Friday, August 30, 2013

The Bizarre Life of John Urmey

Chancery Case Montgomery County, Ohio the Executors of John Urmey

John's esteemed friend Elizabeth (he did like the ladies) 1846
John Urmey the brother of my ancestor Eve helped me breakdown a brickwall. His wife and illegitimate son contested his will. When this happened the case generally went to Chancery Court where the names of all living heirs, and their relationship to the deceased is documented. I've found even more documents relating to the John Urmey case which I've found very entertaining.
The Urmey family is quite interesting. They appear to have been religious refugees, Anabaptist Mennonites, who first were forced to flee Switzerland due to persecution and later migrated to America. You wouldn't expect that a grandchild in this line would lead a less than admirable life. I don't know what the circumstances he faced were, so perhaps I shouldn't be too harsh.
John Urmey had no legitimate children, but did have one illegitimate son named John Q. Urmey. John Q. was born in 1827. John Sr. was 62 when he died in 1846. Sounds like he married his "esteemed friend", Elizabeth Hipple, as he calls her in his will just before his death, but after he made his will. Since he mentioned her father she must have been quite a bit younger than him.
John's illegitimate son enters into a lawsuit along with Elizabeth Hipple who now expects to receive a greater portion of his estate. The overseers of the Poor in Montgomery County, Ohio also sued for their share. Actually any remaining money after the heirs got their shares was to go to the support of the poor and "fatherless" of Montgomery County, Ohio. That was a nice bequest so he must not have been all that bad. After many year of litigation nothing was left for the poor and fatherless. Much of the money was eaten up by court and lawyers fees.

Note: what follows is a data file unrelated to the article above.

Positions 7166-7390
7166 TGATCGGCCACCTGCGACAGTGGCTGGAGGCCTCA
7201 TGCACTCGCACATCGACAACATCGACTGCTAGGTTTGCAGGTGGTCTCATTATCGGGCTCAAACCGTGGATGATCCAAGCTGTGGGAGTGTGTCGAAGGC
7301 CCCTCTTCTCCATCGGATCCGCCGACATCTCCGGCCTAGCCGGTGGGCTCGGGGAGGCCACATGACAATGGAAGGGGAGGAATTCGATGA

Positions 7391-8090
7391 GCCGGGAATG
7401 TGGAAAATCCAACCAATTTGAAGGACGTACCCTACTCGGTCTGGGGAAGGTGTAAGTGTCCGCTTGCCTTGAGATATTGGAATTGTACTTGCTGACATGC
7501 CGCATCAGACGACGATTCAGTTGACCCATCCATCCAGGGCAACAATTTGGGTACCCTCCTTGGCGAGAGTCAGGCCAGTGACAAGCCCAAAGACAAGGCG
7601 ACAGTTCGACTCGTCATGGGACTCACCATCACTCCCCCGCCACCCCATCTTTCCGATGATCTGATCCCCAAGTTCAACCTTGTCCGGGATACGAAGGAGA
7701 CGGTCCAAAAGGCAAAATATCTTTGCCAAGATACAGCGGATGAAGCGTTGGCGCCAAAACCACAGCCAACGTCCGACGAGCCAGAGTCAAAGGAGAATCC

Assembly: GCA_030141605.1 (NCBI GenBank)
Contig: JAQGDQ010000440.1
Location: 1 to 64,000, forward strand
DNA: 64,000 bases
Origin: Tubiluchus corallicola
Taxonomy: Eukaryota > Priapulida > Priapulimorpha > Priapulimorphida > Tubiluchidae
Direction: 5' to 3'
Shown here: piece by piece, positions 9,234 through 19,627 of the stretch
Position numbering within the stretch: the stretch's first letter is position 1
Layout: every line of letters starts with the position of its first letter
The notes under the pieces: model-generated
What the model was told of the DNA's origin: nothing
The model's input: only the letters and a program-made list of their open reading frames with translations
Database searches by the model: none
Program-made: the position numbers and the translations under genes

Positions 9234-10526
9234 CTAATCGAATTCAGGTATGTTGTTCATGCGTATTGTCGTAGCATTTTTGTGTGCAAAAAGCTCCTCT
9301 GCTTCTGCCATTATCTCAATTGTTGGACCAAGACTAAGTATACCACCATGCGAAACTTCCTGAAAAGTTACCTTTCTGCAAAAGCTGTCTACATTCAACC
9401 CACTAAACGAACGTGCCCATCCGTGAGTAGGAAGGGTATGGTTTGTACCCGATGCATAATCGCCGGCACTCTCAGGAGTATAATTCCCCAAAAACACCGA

His behavior however doesn't seem to be in line with the Mennonite teachings of the time. It sounds like John lived off and on with the mother of John Q. for many years and never married her. He divorced his first wife Catherine Passinger in 1828. Probably because she found out about his affair with Sarah Kinsey.

John Q. Urmey called infamed an illegitimate 1848

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